The Latsis group has not offered any comments on its increased ELPE stake.

Earlier this week, when it was announced that Paneuropean had increased its stake in ELPE from 42 percent to 45.5 percent, ELPE’s share rose by 4.42 percent to 3.78 euros. Yesterday, it increased by 1.59 percent to 3.84 euros.

Although officially denied by the Latsis group, its disengagement from ELPE has been contemplated since at least 2012, when a previous attempt was made to privatize the Greek State’s share in the oil refinery.

If the Latsis group is to abandon ELPE, it will need to sell along with the Greek State as the respective stakes of the two, if offered to an investor separately, are not commercially appealing. Any potential investor, whether from Russia, Iran, or anywhere else for that matter, would want control of a majority stake in ELPE. Acquiring the ELPE stake held by either Paneuropean or the Greek State, both under 51 percent, will not do.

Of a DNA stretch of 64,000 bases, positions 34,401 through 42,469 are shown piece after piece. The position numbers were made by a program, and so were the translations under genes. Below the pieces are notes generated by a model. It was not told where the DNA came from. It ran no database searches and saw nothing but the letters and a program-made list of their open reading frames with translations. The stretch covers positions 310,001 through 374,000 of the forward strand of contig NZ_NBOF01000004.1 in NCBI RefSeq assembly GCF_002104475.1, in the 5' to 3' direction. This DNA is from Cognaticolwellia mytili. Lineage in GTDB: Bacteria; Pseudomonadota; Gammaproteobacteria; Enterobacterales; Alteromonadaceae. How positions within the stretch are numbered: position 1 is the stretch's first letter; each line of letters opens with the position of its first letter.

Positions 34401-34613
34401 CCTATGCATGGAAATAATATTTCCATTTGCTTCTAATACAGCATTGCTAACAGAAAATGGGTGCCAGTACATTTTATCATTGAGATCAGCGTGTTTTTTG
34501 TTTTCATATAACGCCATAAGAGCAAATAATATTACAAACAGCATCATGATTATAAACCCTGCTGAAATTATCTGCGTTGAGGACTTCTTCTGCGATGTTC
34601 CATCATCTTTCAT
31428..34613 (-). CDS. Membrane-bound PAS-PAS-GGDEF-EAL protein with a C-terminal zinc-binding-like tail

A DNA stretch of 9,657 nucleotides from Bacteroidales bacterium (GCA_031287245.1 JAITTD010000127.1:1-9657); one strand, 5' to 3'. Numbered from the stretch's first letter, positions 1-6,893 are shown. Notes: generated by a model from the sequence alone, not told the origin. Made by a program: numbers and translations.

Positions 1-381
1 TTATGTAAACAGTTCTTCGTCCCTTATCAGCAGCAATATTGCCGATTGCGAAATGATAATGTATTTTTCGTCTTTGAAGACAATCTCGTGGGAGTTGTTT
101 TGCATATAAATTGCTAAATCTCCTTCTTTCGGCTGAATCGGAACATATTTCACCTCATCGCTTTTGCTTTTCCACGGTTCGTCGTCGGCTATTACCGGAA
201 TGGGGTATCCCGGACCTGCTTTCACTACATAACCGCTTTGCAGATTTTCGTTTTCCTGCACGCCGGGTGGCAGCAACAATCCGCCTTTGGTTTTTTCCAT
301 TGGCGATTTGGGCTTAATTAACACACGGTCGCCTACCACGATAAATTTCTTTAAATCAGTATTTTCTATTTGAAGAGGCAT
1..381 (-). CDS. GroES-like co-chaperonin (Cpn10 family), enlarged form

In 2012, TAIPED’s then-administration had worked on a formula that would have offered the Greek State’s share of ELPE along with a portion of Paneuropean’s share to facilitate a privatization deal.

At the time, it had been reported that the Latsis group wanted to maintain a considerable share in ELPE but was willing to sell a portion and lower its 42 percent stake to a level of about 30 percent.

This partial surrender by the Latsis group would have stood as an attractive prospect for any strategic investor as it would have offered majority control of ELPE. This prospect, alone, increased the market value of the Latsis share that would have been sold.